The World Health Organisation has okayed the use of Hydroxychloroquine in COVID-19 drug trials after eventual investigations revealed that the drugs were not harmful to human health as earlier reported.
Initial findings of an observational a multinational study published in The Lancet found that the drug had no significant effect in treating the disease and in some cases led to death when used. The study which was carried out 671 hospitals across six continents between December 20, 2019, and April 21, 2020, found that hydroxychloroquine when used with or without an antibiotic lowered the chances of survival among patients that used it.
Now a report from investigations and a review of the data from the published study and the solidarity trial show that the drugs do not present any harm to people that use it. The data was reviewed by the data safety and monitoring committees of the solidarity trial.
On the basis of the findings, the Director-General of the World Health Organisation-WHO Dr Tedros Adhanom Ghebreyesus says the UN health agency is going to continue using the drug in their solidarity trial.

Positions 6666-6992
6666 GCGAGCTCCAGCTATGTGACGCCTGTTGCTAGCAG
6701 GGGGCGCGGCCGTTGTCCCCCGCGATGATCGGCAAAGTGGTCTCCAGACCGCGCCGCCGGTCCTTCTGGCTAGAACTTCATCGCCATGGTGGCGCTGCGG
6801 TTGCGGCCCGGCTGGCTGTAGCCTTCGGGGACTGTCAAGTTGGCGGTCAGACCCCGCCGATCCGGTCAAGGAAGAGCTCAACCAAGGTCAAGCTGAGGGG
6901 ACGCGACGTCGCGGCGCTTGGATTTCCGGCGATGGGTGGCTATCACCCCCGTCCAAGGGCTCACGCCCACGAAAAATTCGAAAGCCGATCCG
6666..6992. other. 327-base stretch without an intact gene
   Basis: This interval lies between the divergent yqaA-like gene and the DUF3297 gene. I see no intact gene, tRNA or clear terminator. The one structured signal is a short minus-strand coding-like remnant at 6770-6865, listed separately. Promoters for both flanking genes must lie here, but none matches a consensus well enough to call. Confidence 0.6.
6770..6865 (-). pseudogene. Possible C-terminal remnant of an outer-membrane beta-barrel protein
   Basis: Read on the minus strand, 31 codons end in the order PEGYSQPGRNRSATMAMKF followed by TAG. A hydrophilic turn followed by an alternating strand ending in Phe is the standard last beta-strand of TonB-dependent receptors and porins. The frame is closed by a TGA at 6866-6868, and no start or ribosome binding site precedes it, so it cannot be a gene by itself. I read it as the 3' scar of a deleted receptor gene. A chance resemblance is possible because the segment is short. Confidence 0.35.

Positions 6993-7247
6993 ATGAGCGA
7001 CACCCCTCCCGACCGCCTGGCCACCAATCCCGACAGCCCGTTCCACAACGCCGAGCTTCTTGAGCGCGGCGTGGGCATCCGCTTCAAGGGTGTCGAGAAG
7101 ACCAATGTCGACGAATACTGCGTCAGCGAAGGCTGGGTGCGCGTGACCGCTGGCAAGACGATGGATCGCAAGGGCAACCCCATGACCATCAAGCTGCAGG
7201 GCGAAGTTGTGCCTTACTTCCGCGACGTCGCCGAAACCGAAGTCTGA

Over 3500 people from 35 countries were recruited for the solidarity trial testing four drugs- hydroxychloroquine, chloroquine, remedesvir, and HIV antiviral lopinavir and ritonavir. So far, preliminary findings on the effectiveness of the Remedevir show that it helps reduce COVID-19 symptoms faster.
Dr Ghebryesus says that the committees in charge of data safety and monitoring will follow up on the data from the study in case new developments are made.
In Uganda, doctors continued administering hydroxychloroquine to patients even after the observational findings were published. But still, the drug was only used in one hospital.
According to Ugandan scientists, the drug has properties that help stop the virus from getting into the body cells and multiplying, which in turn reduces disease progression and severity.